Land and building costs are the primary factors for businesses evaluating locations for new facilities


By Michael Trotter, founder, Bearing Resources Inc. 

There are numerous factors a business considers when choosing a location for a new operation. Previously, I listed several of those factors; if you didn’t read the previous article, the list was:

  1. Workforce skills — Does the area have sufficient labor to support the company’s operation?
  2. State and local taxes — Are the taxes competitive to other locations?
  3. Transportation infrastructure — Can incoming raw materials, as well as finished product and employees, travel to and from the location unencumbered?
  4. Utility infrastructure — Are the water, sewer, electric, natural gas, and communications utilities in the immediate area adequate for supporting the new operation?
  5. Land or building costs and supply — Is the site or building reasonably priced?
  6. Permitting and regulatory structure — Are the local and state permitting and regulatory environments conducive to operating a business? Is it a friendly environment, or are they “anti-business?”

In this article, I’ll elaborate on No. 5, “land or building costs and supply.” It’s important to note that the list may be considered to be in the order of importance, but it can also be construed as a simple list of the criteria all economic-development projects consider.

Although the list may be in an order of importance, my personal philosophy is that land or building cost and supply is actually the most significant factor. It’s my belief that, in order for a county to be seriously considered for an economic-development project, it’s paramount for it to first have a site or building that meets a project’s requirements. If a county doesn’t have a site or building available for a prospect to even consider, the other factors, which are usually critical, don’t matter. They can’t be a part of the decision process. There’s a saying within the economic-development industry that says nobody buys a car from a dealership without any cars on the lot. In other words, when you’re in the market for a new car, you wouldn’t ever think of visiting a dealership that doesn’t have any vehicles anyway.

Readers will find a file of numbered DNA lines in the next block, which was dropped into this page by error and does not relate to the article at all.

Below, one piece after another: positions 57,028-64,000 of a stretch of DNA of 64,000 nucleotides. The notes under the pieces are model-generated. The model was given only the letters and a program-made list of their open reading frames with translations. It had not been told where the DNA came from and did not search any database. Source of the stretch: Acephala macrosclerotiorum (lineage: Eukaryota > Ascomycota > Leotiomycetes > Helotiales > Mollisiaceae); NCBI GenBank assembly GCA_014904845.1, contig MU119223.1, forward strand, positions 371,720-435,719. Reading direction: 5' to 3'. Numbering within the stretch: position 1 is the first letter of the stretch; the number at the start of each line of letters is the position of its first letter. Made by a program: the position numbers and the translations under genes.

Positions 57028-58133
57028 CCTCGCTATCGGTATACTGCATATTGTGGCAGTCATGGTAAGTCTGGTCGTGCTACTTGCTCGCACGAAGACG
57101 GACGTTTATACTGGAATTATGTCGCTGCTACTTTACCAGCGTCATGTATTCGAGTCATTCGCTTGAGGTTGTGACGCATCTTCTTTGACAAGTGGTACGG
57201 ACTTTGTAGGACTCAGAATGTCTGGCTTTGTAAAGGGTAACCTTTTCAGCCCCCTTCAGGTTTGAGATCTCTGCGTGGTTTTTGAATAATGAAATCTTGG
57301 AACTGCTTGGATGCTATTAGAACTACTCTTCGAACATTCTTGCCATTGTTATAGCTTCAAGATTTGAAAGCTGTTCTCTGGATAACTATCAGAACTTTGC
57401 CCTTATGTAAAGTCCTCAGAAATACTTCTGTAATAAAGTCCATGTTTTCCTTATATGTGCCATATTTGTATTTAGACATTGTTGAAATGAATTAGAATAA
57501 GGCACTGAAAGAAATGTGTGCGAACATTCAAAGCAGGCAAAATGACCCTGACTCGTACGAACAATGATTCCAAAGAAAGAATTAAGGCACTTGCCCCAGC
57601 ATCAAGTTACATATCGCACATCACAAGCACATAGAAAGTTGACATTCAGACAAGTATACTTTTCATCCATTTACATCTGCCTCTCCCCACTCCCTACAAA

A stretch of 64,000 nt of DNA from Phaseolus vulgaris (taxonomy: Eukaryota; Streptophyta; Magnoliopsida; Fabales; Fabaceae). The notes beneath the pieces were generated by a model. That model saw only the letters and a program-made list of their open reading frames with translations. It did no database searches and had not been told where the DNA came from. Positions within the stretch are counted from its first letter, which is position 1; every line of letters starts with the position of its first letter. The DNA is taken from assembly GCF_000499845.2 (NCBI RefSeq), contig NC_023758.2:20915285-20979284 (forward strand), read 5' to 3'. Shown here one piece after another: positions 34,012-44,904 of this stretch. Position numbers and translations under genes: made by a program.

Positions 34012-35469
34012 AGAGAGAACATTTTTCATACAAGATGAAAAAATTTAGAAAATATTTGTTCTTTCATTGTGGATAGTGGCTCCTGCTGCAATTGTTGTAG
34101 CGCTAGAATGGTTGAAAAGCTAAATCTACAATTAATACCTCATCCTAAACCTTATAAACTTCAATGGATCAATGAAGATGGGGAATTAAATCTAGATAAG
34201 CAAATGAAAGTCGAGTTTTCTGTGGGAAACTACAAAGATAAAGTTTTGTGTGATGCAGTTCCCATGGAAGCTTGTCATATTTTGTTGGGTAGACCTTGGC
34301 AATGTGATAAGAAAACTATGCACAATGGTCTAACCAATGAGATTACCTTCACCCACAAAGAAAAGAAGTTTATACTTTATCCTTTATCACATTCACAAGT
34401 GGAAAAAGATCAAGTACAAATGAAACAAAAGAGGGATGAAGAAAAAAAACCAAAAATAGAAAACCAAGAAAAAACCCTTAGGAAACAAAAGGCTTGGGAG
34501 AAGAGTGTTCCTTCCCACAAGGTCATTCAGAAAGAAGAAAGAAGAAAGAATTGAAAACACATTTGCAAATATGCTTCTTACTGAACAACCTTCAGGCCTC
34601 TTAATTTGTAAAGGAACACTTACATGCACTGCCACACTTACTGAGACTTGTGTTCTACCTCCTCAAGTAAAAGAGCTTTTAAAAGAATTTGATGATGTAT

This part of our state has experienced tremendous growth, resulting in wonderful job opportunities for the people who live here. This substantial growth has, however, reduced the number of sites that are available for future projects. Many economic developers across South Carolina, as well as across the entire United States, will say having a good supply of available sites and buildings is one of their largest challenges.

To help address the problem of the lack of buildings, many communities across this country build “speculative” — or spec — buildings that may be considered by a prospect. The implementation of a spec-buildings program is a much longer subject and can’t also be adequately covered in this article, but suffice it to say, their implementation can be a very important and legitimate technique for communities to use.

To better convey the problem I’ve described, assume a plastics company is shopping around for a new location. They’re a specific type of plastics manufacturer that must be serviced by a railroad. Railroad companies throughout the United State aren’t expanding their systems in significant ways by constructing new rail lines in a wholesale fashion.  Therefore, the number of sites the company could choose from is already inherently limited. Also, assume the company is only interested in properties that are 100 acres in size.

Now, imagine you’re the economic developer in the county where you live. You do indeed have a couple of sites at your disposal that are on the railroad. However, one is 25 acres and the other is 50 acres. Contemplate for a moment: What chances do you think your county has of being considered for the project? None. There’s not even a site that will meet the requirements. If there’s not a site that’s available, will your areas workforce skills come into play? How about your state and local taxes? What about the transportation infrastructure? What about the utilities? How about the permitting and regulatory process?

Any company considering a new location will consider all of the factors mentioned in the list. In reality, the company’s actual list of criteria will be even much more extensive than the list mentioned here. The ones in this article are simply some of the more critical ones that are common to every project.

After considering the perspective I’ve described in this article, perhaps you may also believe that “land or building cost and supply” is a key prerequisite if a county wants to attract a new company to their area.

Michael Trotter is the founder of Bearing Resources Inc. Prior to founding Bearing, Trotter enjoyed a 22-year career at Duke Energy, which included a managerial role within Duke Energy’s Economic Development organization, where he was responsible for economic development efforts in North Carolina’s Charlotte area, the Triad, and the Research Triangle. 



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